transporting, storage and at one point even possession of firearms. It

is now illegal for friends to bring firearms to my home to look at, work

on, or for any other reason because I live across the street from a

park. A patch-work of preclusion areas, impossible to detect or know,

now exists throughout the area.

For almost a year it has been required for all firearms sold in some

counties to also be sold with a trigger lock, T one I was given could be

opened by a child with a bent paperclip. This is a useless law,

mandating one safety procedure, rather than one which I may choose to

apply on my own or some other more suited to my needs. How many

children will be killed or injured because a one-size-fits-all law might

substitute a forgotten or broken or mis-applied lock, thus leaving

safety training forgotten and lessons unlearned. The unintended

consequences of aspirin bottle "safety caps" should be studied by the

gun controllers. Credible studies by Harvard economist W. Kip Viscusi

has shown that the "child resistant" caps have resulted in 3,500

additional poisonings each year for children under age 5 because

consumers have been lulled into a less safety-conscious mode of behavior

by the caps.

For over a year now, it has been illegal for one family member to give

a firearm as a gift to another without subjecting the transfer to a

state criminal background check, paperwork and fees. It is now required

that every citizen must prove he is NOT a criminal before obtaining a

firearm, even from a spouse or parent. The firearm gift giver must not

violate existing law by knowingly transferring a firearm to a prohibited

individual. But now the state wants to know just who will be receiving

and owning firearms.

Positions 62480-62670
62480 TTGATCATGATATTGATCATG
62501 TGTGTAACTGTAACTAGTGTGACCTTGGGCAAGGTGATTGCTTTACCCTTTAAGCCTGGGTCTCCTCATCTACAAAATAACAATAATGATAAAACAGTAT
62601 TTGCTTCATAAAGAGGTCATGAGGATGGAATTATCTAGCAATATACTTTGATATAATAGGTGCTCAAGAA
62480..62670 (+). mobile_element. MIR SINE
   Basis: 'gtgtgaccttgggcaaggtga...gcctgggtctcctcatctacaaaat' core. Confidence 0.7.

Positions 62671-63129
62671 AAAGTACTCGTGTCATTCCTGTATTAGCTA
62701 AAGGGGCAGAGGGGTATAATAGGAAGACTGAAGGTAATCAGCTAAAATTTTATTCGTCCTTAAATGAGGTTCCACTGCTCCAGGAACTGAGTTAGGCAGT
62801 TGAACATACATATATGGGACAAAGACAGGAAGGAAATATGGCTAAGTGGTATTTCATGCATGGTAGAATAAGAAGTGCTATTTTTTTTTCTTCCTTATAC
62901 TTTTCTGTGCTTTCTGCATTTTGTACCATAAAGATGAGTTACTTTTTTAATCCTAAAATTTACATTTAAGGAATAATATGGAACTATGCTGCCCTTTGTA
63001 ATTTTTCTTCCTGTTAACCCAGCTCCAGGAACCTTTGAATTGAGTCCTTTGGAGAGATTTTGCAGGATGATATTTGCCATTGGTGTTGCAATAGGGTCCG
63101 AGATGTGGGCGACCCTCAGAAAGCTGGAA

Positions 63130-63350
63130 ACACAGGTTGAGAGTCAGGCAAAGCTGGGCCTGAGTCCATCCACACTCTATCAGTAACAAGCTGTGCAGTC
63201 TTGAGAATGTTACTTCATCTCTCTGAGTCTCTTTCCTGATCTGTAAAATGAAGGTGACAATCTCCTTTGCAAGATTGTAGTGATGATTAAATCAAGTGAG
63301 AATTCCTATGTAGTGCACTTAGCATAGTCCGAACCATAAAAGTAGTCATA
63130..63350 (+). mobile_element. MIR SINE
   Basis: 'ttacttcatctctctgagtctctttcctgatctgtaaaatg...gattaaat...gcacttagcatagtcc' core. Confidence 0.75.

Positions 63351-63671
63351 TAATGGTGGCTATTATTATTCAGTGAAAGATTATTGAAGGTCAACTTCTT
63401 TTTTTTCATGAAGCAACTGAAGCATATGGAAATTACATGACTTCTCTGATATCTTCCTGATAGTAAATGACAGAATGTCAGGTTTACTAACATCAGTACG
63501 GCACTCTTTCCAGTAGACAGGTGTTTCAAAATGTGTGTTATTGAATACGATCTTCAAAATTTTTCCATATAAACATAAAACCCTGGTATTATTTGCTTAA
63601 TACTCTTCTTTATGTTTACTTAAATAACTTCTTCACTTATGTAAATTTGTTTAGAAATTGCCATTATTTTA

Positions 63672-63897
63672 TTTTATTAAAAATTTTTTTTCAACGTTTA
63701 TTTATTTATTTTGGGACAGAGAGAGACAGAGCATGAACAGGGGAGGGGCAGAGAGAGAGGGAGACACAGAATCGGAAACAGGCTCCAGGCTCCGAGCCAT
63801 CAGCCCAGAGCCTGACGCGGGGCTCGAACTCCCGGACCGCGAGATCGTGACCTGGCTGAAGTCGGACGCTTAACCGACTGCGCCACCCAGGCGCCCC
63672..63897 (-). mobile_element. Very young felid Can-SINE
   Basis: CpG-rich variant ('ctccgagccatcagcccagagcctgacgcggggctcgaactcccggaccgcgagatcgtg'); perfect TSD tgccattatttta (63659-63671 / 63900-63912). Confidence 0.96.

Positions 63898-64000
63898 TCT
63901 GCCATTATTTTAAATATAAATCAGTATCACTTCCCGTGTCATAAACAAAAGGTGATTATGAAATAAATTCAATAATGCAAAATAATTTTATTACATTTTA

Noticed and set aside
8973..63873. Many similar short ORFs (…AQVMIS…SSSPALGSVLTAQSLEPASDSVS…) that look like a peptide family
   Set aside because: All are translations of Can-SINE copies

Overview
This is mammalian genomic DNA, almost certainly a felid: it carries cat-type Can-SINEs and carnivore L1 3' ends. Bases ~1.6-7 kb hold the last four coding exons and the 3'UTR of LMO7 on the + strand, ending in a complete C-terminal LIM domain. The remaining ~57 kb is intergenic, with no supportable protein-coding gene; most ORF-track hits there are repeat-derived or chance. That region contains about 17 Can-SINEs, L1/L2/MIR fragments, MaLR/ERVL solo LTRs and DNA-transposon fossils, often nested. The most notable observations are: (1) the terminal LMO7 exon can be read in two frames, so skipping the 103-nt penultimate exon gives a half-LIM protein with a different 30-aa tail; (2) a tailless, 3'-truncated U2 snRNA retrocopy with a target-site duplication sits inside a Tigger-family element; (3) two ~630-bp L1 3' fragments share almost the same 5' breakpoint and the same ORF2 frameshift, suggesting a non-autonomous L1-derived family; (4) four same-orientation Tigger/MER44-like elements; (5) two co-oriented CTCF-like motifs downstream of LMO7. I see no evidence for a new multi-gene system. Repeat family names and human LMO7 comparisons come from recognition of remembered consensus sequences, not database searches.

From the west come calls for bans on the sale of magazines of certain

capacity, and now for confiscation of magazines already in existence

which do not meet those bans. The "Brady Law" waiting period, replaced

by the NICS "instant" background check, is now sought to be reinstated.

Why? Because NICS does not have all the answers, it does not list all

the prohibited individuals. Who will that list include and for what

crimes? I can only tell you that the list of crimes will not get

shorter. How many of your friends and acquaintances have run afoul of

NICS in the few short months it has been in operation?

I am sounding this storm warning because, in my travel from the center

of the storm to the relative calm of Wyoming, I do not see sufficient

awareness of the approaching danger. The recent anti-gun trial decision

from Brooklyn, New York should make you aware. The bizarre "horse

trading" the jury undertook to find guilt and damages in that case are

unbelievable. Especially so for Freedom Arms which had no part in the

actions of the criminals responsible for the acts which fueled the

suit. Perhaps I am being selfish because I hope to seek shelter in the

more hospitable climate of Wyoming, and do not want the storm to sweep

the entire country clean of its Constitutional and civil rights. It is

difficult to rally a fight against a storm you do not yet feel. It is

more difficult to reinforce the fight against a storm you are in the

midst of, as we are here in Maryland. But it is impossible to fight the

storm after it has swept through, destroying all in its path, for then

you will have nothing left to fight with. Our country is defended by

those who stand by three boxes; the soap box, the ballot box and the

ammo box. Use the first two now, for if we must turn to the last

ultimate defense of the ammo box, then all is nearly lost and we are

truly in the storm of Constitutional proportions. The Second Amendment

is not about the state National Guard, sporting use or duck hunting, it

is about individual freedom.

Sincerely,

Robert and Cathy Culver

Silver Spring, MD. 20905

and

Jackson, Wyoming